Don’t count on the boss to be the ethics watchdog in your organization.
That surprising finding comes from research conducted by Jessica Kennedy, an assistant professor at Vanderbilt’s Business School. Her views were written on Strategy+Business, an American website dedicated to fresh thinking in business.
Her research shows that bosses are more likely to be swayed by the views of the team than to chart the course, even if the team is recommending something a bit shady. This interesting finding leads to one other recommendation – include some lower-level people on the decision-making team, as they will be more likely to provide an effective watchdog service and blow the whistle on ethics and morals.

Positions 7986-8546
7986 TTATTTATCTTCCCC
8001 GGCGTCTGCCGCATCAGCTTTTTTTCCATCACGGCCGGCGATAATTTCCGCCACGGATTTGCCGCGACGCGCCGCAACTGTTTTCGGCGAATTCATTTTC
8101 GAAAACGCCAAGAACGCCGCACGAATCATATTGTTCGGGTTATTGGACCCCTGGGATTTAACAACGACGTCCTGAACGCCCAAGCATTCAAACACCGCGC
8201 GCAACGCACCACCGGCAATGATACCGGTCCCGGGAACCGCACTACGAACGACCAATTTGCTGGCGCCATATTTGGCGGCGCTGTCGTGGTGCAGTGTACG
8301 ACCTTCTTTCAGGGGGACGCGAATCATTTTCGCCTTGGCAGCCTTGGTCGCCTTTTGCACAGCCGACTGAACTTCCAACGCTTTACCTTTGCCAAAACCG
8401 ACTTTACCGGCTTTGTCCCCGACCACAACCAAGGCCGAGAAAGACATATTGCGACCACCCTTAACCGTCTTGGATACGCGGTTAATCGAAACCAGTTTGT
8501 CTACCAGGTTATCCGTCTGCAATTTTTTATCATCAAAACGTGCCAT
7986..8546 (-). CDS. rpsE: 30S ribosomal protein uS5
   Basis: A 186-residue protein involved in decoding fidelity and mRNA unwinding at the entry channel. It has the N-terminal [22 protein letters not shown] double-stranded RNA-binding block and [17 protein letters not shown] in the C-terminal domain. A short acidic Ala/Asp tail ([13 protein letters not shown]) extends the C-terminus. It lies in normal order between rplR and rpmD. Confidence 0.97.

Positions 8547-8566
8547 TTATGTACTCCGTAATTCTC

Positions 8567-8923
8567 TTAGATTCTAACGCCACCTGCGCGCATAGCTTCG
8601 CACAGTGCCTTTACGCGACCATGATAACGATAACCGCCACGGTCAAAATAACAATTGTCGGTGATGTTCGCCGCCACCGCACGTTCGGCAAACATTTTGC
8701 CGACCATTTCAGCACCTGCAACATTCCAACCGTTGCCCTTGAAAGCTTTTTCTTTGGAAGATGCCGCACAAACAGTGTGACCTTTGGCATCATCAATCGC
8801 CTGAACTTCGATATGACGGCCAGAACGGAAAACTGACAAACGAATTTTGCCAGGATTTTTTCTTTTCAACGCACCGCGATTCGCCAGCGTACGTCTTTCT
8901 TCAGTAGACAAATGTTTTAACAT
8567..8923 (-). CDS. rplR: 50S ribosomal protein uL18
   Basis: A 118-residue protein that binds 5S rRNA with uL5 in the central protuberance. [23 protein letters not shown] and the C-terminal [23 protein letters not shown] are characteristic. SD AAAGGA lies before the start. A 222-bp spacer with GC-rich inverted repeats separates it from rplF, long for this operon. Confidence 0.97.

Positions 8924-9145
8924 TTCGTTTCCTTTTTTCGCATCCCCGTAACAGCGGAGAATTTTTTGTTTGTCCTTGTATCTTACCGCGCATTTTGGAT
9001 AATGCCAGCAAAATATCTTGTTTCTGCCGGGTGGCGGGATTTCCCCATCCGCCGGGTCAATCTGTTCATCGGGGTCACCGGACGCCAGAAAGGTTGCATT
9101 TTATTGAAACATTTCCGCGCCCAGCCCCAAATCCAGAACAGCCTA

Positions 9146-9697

Kennedy also discovered that men are less likely than women to express outrage at breaches of moral or ethical guidelines.
Despite the widely held view that power corrupts, she says it is a bit more complex and leaders tend to be very goal oriented. So if ensuring ethical guidelines are upheld is one of those goals, the firm will generally do better at respecting boundaries.